'The Night House' is a tempered approach to horror that's never reliant on jump scares and yet remains so enthrallingly devastating as Rebecca Hall navigates the murkiest depths of mental health as a horror metaphor.
- 🏚️ Rebecca Hall opens herself to sadness.
- 🏚️ Love the "monster" formulation.
- 🏚️ Chilling in every sense of the word.
- 🏚️ The ending feels a tad underserved.
- 🏚️ Possible slow-burn issues for some.
The ease with which The Night House demystifies the rawness of grief and dug-in claws of mental despair are soberly emblematic. Writers Ben Collins and Luke Piotrowski generate a horror story that’s never shy around stigmatic windows into death and suicide. David Bruckner’s directorial style has tamed cryptic creatures in The Ritual and faced limb-snapping gore in Southbound, which The Night House doesn’t consider—the director’s range extrapolates the chilling intimacy of a housebound haunted character. I adore how architecture becomes possessed (so to speak) by secrets and the demons they spawn, as thought-based prisons simulate a hidden landscape that erodes under the weight of being outwardly not alright. To label The Night House compelling and caustic is just the start.
Rebecca Hall stars as the widowed Beth, left grieving after their husband Owen (Evan Jonigkeit) shoots himself in the head while adrift on lake waters. Beth is experiencing the indescribably hollow period of loss where everything seems surreal; the house Owen built is now an empty reminder. She medicates with brandy most nights and begins sleepwalking as Owen once did—then she hears Owen’s voice and feels a nightly presence. Clues start to inspire hope that Owen has returned, but further interactions cause Beth to investigate her partner’s private affairs and spiral as Owen may have been leading a double-life behind closed doors.
The Night House is a frightening character dissection that becomes a posthumous reassessment of an entire existence on Earth. Beth questions Owen’s behaviors as a single thread begins to unravel—one suspect photo on his smartphone camera roll—while her supportive guardian friend Claire (Sarah Goldberg) or compassionate neighbor Mel (Vondie Curtis-Hal) urges Beth to stop dwelling on self-sabotaging punishment. It’s a paralyzing thought; what if the last fourteen years were a romantic farce or throwaway fabrication? Worse, what if she infected Owen with negative emotions? As shadowy figures flicker in full-size windows or effigial statues (bound and stabbed) replicate totems in occult literature found amidst Owen’s belongings, Beth has no choice but to chase a single spark that upholds her melancholic madness in the face of trauma.
Bruckner is able to conjure classical representations of spirits that contest Beth’s conceptualization of reality, which is a nifty magic trick. Voices whisper instructions to Beth over radio soundwaves or shapes built into Owen’s carpentry outline the illusion of a man via load-bearing pillars glimpsed at just the right angular reveal. The house comes alive as Beth thumbs through Owen’s blueprint designs, unlocking this unconscious dreamworld where cinematography blasts rosy reddened overlays to signify a parallel realm. Beth is essentially fabricating another universe where she can reside, and pain is a constant factor. Closure and justice become equal antagonists, as the film’s highest plateaus of suspense occur when Beth drunkenly interrogates an apparition because last resorts are natural—the voice she hears, the depression she suppresses, cannot be outrun.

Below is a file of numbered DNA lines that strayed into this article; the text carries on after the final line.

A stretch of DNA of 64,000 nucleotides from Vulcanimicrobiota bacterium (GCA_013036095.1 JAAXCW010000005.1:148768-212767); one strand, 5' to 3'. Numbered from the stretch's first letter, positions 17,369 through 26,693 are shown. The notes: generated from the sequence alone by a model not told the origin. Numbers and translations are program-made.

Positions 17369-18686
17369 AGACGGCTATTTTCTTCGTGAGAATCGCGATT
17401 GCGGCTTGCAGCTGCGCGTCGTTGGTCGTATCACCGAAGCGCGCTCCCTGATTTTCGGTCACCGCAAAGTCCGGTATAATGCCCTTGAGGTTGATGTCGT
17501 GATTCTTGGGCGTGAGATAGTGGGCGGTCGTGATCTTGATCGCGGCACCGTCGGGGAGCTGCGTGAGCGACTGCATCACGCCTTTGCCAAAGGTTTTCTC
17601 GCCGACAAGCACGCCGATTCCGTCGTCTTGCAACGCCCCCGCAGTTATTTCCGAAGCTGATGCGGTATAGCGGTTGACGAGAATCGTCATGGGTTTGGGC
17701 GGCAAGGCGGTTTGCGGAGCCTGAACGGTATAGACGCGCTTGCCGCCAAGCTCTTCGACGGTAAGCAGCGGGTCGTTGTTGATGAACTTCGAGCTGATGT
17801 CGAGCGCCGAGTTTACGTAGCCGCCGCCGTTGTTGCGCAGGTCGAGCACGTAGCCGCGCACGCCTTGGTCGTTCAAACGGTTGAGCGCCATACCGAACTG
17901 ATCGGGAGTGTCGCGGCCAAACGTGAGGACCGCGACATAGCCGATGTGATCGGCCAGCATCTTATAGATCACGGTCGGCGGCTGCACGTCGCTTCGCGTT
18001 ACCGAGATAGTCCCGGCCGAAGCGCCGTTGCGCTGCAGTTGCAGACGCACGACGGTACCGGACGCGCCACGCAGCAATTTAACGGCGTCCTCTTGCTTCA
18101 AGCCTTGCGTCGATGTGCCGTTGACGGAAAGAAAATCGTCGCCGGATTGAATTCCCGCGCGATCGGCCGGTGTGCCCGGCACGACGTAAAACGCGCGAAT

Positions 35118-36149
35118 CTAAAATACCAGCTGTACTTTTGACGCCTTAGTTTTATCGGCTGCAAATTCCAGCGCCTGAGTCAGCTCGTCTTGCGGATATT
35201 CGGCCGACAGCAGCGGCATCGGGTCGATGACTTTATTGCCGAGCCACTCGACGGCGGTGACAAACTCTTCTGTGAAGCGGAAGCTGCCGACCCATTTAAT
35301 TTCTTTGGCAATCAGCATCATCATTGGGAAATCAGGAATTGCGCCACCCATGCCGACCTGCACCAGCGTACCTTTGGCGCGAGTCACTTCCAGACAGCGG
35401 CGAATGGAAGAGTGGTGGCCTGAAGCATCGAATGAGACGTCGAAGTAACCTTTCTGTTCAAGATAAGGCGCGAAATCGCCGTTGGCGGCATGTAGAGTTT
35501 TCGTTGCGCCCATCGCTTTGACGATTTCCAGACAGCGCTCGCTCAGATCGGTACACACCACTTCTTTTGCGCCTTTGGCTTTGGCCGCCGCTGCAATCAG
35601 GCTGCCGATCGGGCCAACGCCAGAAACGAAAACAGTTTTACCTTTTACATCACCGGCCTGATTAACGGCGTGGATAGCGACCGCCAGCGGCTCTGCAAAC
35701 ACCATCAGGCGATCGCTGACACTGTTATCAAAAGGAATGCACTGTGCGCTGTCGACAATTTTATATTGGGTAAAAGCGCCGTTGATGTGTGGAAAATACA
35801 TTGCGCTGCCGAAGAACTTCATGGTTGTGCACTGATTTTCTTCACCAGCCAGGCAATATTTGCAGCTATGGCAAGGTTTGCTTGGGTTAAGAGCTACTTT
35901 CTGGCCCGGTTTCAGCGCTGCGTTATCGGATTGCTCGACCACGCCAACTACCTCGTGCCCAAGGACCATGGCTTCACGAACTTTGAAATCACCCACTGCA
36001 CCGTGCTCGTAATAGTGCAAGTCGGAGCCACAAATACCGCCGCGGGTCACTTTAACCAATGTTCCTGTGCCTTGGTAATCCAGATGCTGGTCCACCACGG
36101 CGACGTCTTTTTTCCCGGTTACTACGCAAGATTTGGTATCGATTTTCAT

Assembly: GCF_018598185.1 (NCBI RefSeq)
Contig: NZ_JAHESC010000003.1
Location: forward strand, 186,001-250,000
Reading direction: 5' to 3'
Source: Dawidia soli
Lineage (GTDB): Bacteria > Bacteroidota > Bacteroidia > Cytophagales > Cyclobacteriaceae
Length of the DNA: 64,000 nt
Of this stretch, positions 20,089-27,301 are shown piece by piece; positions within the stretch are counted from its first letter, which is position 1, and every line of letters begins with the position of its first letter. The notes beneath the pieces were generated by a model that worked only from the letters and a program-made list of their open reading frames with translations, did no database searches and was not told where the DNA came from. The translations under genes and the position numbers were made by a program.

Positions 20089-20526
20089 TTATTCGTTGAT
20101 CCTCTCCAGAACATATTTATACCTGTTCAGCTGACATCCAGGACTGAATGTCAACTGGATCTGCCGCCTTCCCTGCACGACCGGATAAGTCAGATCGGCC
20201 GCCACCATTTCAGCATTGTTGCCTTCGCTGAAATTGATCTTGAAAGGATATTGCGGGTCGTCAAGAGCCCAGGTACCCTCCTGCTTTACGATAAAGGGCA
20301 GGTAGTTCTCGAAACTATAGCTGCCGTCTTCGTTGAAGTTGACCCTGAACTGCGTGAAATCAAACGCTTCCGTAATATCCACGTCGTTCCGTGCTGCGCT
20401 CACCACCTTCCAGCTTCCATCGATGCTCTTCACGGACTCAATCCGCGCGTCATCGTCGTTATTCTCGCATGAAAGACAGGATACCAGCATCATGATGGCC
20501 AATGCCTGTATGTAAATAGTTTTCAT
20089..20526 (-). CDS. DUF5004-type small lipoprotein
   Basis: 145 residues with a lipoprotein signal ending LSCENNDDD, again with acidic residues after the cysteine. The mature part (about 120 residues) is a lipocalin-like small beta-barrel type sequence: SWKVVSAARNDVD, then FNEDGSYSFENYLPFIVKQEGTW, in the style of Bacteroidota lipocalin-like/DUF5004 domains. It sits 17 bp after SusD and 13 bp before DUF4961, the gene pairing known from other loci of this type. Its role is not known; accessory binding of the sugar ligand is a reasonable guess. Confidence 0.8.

Sound design becomes a representation of broadcast signal influences, of guiding messages heard by an individual, and of some exquisitely invasive spookiness while "Owen" keeps chipping away at Beth’s well-being.
As The Night House explores tragedy and reflexive somberness through Rebecca Hall’s slam-dunk performance, “the voices” become something she must combat. Collins and Piotrowski aren’t underselling metaphors as Hall’s exasperation is worn without any hope of augmented concealers. The way in which Hall allows Beth to speak so freely about Owen’s actions and her character’s prior brush with death never softens; there’s an authenticity to every one of Beth’s intoxicated breakdowns as she yelps at air where Owen’s soul could stand. It’s so vulnerable and exposed, in a way that understands Beth’s teetering on a blade’s edge and how that’s a common state of emotional decay. The unexpected confrontations, the barstool confessions, the powerlessness Beth feels as Owen villainizes from beyond the grave—Hall’s fragility makes her house-of-cards exterior all the more impactful as the film’s ghost story blends with serial supernatural crimes.
Understand, The Night House isn’t The Dark And The Wicked in terms of apparitional terrors—but jump scares aren’t the only weapon in horror’s arsenal. David Bruckner basks under the poetic allure of moonlight for a genre experience that dedicates its fear to commonplace mental anguish. Rebecca Hall is brilliant, and there’s such uniqueness to ultimate evils presenting themselves using banisters, furniture, and hallway curvatures that emphasize optical deception over hellraising demonic imagery. It’s not impervious to a few pacing issues, but those qualms are overshadowed by mental health horror admissions that are as resonant as they are ruinous. Who needs to create fantastical creatures when everyday life is filled with beasts we already struggle to acknowledge? Even better when a film so thoroughly and honestly addresses what society itself refuses to confront.
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